Here's where I disagree with you - I didn't find the story to be polemic. The story didn't have a political orientation. The story didn't say "war is bad and therefore the Republicans are wrong." The story just said "war is bad." I don't understand how talking about the horrors of war and empathizing with the soldiers, civilians, killers, and victims of war is partisan.

And, no, I don't think "too political" is legitimate criticism. "Too political" is content-free criticism. By itself, it's meaningless.

Does "too political" mean it was more concerned with making a political point than telling a story? That's a weird statement about the author's intent. You don't know and can't judge the author's intent.

Does "too political" mean you felt preached at and lectured to the detriment of the story? Well, yes, that's valid. And I admitted as much in my response. Of course, this is subjective - one person's lecture is another's spirited discussion. That's why absolute statements like "I came here to be entertained" are invalid, because they imply that, as an objective fact, stories should only entertain, and that's just not true. Stories do a lot of things.

Here's the thing: in my experience people almost never complain that a story was "too political" unless they disagree with the story's politics (or what they imagine the story's politics to be). "Too political" is usually a shorthand for "the story challenged my beliefs and that makes me angry." If you want to criticize a story, talk about what the story actually did or didn't do.

For example, in my listening, this story was generally bland, nothing happened, and there was almost no character development. These are comments that reflect the story's qualities.

"Too political" doesn't.

Captain of the Burning Zeppelin Experience.

Help my kids get the educational supplies they need at my Donor's Choose page.


Millenium_King

  • Lochage
  • *****
  • Posts: 385
    • Ankor Sabat
Reply #44 on: July 01, 2010, 04:52:50 PM
Here's where I disagree with you - I didn't find the story to be polemic. The story didn't have a political orientation.  The story didn't say "war is bad and therefore the Republicans are wrong." The story just said "war is bad." I don't understand how talking about the horrors of war and empathizing with the soldiers, civilians, killers, and victims of war is partisan.

That's fine, you are free to disagree.  But a lot of people did see a political message (and the same political message at that).  Their interpretation is different from yours - but it is still valid.  I think I clearly articulated in my earlier posts why I think it has a message, but that's just my opinion.  If you didn't see what I saw, that's fine.

Tying in with what you said later "...in my experience people almost never complain that a story was "too political" unless they disagree with the story's politics..." I might not be remiss in saying that in my experience, people will say "there was no partisan message here" if they agree with the message.  The street goes both ways.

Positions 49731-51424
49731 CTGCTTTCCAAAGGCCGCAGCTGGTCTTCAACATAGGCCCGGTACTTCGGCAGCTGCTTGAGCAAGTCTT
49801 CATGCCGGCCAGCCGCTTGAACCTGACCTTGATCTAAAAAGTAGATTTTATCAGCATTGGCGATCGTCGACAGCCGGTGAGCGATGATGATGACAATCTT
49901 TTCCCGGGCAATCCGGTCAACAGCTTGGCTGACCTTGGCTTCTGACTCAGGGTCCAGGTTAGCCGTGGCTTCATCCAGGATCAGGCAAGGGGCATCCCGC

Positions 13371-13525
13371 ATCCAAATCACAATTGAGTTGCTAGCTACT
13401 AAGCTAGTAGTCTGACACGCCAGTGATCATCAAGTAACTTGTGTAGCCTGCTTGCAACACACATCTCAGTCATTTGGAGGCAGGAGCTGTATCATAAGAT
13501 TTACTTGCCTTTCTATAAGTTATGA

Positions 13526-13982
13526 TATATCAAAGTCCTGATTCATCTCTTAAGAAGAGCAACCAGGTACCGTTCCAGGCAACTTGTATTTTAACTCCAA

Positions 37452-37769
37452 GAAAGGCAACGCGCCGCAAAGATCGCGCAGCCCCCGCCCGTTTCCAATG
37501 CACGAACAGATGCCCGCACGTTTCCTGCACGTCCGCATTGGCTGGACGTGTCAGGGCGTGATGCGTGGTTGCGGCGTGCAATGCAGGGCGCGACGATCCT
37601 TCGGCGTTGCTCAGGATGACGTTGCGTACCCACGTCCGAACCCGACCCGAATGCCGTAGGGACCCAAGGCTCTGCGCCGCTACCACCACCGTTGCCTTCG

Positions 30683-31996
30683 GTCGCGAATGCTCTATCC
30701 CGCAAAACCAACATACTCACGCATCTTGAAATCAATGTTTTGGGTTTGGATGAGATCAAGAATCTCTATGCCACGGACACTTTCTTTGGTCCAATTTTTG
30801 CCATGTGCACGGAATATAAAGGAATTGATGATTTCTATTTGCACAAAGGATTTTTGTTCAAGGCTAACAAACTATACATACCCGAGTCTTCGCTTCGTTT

Does "too political" mean it was more concerned with making a political point than telling a story? That's a weird statement about the author's intent. You don't know and can't judge the author's intent.

What???  Are you saying that anyone who said Platoon or W or Wallstreet or Rendition or In the Valley of Elah or An American Carol were lousy because they were "more concerned with making a political point than telling a story" are offering unfair criticism?

That's why absolute statements like "I came here to be entertained" are invalid, because they imply that, as an objective fact, stories should only entertain...

If I said "I came here to be entertained" - that's just my opinion.  It's not an objective fact about the universe.  Some people prefer stories to entertain first and harass us with messages second.  You don't have to agree, but there's nothing wrong with saying "I want to hear an entertaining story - and this one wasn't it because the message gets in the way."

Visit my blog atop the black ziggurat of Ankor Sabat, including my list of Top 10 Pseudopod episodes.


ElectricPaladin

  • Hipparch
  • ******
  • Posts: 1005
  • Holy Robot
    • Burning Zeppelin Experience
Reply #45 on: July 01, 2010, 05:10:30 PM
That's fine, you are free to disagree.  But a lot of people did see a political message (and the same political message at that).  Their interpretation is different from yours - but it is still valid.  I think I clearly articulated in my earlier posts why I think it has a message, but that's just my opinion.  If you didn't see what I saw, that's fine.

Tying in with what you said later "...in my experience people almost never complain that a story was "too political" unless they disagree with the story's politics..." I might not be remiss in saying that in my experience, people will say "there was no partisan message here" if they agree with the message.  The street goes both ways.

Fair enough.

What???  Are you saying that anyone who said Platoon or W or Wallstreet or Rendition or In the Valley of Elah or An American Carol were lousy because they were "more concerned with making a political point than telling a story" are offering unfair criticism?

I'm not familiar with most of those, and I've only heard of - not seen - W and Rendition.

And no, I'm not saying the people are lousy. I'm saying their criticism is invalid. There's an important distinction there.